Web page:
News / Health

AIDS Conference Hits Halfway Point

Vincent Leclercq of France demonstrates in front of the White House in Washington as the AIDS conference continues in Washington, July 24, 2012.Vincent Leclercq of France demonstrates in front of the White House in Washington as the AIDS conference continues in Washington, July 24, 2012.
x
Vincent Leclercq of France demonstrates in front of the White House in Washington as the AIDS conference continues in Washington, July 24, 2012.
Vincent Leclercq of France demonstrates in front of the White House in Washington as the AIDS conference continues in Washington, July 24, 2012.
VOA News
The International AIDS Conference is reaching its midway point, keeping the focus on prevention and finding an elusive cure.

For some, progress in the battle against AIDS is coming too slowly.  And thousands took to the streets of Washington on Tuesday, converging on the White House to make their point.

Inside the conference, researchers have been keeping their focus on programs to help now, including research on a new vaginal ring aimed at keeping women safe.

"Because this product is designed to be replaced once a month, it offers potential to increase the chances that women will continually use the product as opposed to a product that has to be applied in a behaviorally dependent prior to sex way or on a daily basis," explained Dr. Carl Dieffenbach, with the U.S. National Institutes of Health.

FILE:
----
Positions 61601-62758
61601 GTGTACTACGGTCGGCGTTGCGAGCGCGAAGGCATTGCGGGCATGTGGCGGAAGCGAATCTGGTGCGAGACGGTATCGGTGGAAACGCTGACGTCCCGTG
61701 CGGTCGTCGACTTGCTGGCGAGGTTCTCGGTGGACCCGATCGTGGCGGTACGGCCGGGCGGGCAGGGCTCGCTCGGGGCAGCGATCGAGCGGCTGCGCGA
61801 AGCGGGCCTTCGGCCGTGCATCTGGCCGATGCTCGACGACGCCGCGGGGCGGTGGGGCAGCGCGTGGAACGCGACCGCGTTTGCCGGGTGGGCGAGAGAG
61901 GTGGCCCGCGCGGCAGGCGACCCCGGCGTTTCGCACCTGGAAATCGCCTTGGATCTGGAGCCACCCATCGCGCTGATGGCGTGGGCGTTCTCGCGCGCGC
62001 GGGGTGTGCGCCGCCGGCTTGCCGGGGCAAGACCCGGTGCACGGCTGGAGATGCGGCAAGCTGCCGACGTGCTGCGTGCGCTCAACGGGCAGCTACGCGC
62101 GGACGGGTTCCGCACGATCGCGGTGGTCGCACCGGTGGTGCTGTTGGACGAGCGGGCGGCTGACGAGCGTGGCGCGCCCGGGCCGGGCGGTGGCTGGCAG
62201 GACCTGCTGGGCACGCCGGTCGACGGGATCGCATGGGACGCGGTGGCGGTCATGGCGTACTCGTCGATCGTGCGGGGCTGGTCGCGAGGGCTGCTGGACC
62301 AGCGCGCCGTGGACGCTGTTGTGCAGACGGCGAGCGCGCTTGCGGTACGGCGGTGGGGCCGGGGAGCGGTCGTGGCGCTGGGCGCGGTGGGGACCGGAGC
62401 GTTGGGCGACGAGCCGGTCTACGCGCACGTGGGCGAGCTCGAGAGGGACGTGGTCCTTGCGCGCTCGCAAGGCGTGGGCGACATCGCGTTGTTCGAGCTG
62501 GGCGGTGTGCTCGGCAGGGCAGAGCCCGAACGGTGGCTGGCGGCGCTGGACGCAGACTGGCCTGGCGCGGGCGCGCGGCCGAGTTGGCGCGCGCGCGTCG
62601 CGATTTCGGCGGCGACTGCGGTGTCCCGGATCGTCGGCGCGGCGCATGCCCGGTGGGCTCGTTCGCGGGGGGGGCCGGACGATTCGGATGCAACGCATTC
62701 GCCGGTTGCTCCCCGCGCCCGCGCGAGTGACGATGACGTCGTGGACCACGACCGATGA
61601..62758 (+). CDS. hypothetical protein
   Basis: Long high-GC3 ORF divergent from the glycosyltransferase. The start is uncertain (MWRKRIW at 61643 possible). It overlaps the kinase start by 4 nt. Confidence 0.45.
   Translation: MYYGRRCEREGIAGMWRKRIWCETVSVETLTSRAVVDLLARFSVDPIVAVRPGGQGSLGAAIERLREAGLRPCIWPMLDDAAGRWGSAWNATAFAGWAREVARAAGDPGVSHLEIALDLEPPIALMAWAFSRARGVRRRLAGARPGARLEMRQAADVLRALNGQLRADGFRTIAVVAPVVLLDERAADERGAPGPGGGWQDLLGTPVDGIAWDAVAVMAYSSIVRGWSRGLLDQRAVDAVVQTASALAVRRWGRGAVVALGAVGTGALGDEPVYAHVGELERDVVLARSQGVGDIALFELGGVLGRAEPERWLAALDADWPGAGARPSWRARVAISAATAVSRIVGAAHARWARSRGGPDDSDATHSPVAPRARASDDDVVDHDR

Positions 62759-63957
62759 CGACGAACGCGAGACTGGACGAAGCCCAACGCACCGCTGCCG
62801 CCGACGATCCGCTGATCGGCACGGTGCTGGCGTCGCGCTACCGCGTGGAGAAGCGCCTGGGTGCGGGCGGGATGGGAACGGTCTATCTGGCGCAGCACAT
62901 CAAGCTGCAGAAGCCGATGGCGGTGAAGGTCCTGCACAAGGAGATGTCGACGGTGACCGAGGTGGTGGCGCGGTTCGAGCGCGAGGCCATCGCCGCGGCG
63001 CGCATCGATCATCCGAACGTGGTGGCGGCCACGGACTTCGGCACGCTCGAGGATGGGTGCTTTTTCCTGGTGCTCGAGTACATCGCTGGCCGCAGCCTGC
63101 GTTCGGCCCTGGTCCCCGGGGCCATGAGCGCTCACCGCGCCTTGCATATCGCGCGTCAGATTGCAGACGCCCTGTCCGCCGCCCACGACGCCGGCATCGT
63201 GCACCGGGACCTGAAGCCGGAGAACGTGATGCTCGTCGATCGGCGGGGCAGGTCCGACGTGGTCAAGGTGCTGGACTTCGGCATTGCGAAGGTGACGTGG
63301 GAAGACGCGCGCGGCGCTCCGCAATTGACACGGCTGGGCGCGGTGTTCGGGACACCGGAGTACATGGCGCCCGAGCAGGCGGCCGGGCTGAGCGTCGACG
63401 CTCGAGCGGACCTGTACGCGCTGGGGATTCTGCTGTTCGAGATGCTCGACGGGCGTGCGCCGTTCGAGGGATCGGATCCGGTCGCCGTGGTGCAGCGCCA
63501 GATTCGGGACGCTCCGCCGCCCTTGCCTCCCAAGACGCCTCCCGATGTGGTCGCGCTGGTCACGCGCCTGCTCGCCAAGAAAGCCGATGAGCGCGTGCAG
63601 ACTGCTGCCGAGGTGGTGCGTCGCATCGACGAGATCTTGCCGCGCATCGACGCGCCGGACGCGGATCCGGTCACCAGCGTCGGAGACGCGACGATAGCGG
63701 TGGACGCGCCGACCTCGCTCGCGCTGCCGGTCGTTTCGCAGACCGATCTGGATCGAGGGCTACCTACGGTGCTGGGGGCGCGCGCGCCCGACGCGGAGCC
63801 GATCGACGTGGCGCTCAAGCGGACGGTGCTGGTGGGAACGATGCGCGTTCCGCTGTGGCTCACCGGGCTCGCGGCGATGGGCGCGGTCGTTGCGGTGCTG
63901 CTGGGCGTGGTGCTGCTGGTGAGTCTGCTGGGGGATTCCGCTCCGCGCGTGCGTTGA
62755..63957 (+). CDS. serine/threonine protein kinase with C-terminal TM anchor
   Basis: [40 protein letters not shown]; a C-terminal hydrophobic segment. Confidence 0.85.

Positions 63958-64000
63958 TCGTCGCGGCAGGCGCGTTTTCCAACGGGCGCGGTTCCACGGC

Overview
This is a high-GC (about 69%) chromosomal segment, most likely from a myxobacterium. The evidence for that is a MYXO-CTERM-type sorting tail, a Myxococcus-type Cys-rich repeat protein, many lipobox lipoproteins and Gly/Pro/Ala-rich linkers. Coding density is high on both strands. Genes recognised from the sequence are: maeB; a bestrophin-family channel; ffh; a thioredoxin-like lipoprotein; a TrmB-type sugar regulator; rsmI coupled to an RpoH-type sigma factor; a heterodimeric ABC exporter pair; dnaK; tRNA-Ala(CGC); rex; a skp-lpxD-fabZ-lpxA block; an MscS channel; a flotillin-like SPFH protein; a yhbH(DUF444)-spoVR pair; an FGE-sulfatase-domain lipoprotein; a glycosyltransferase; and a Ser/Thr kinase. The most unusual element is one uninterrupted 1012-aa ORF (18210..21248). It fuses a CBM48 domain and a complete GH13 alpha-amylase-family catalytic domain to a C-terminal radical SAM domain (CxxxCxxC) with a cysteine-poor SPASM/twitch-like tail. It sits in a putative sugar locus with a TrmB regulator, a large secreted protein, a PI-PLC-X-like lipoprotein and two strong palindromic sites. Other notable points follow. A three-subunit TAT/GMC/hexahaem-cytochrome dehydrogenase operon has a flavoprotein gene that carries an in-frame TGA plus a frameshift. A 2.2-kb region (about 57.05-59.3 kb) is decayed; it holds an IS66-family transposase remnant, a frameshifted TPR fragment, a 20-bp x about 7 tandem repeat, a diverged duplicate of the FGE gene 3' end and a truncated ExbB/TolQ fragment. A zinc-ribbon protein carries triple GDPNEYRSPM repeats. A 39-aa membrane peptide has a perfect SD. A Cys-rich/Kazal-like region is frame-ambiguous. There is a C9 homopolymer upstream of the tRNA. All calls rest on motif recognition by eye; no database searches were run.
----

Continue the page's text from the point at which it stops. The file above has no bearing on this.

About 3,500 African women have signed up to take part in the study and hopes are high.

Researchers say giving women tools to protect themselves, without having to rely on their partner, is critical.  Half of the more than 34 million people living with HIV, the virus that causes AIDS, are women.  That percentage rises even higher in hard-hit Africa.

  • The XIX International AIDS Conference at the Washington Convention Center in DC.
  • Aaron Laxton gathers in front of the White House in Washington during an AIDS demonstration, July 24, 2012, as the AIDS conference continues.
  • Activists gather for the We Can End AIDS march through Washington, July 24, 2012. (Alison Klein/VOA)
  • Activists gather for the We Can End AIDS march through Washington, July 24, 2012. (Alison Klein/VOA)
  • A member of the audience looks at slides during a speech given by Barton Haynes, Director of the Duke Human Vaccine Institute and the Center for HIV/AIDS Vaccine Immunology (CHAVI), July 25, 2012.
  • A variety of art, dancing, and performances can be found in the Global Village at AIDS 2012. 
  • Attendees view works of art and biographical stories in the rotunda outside the conference.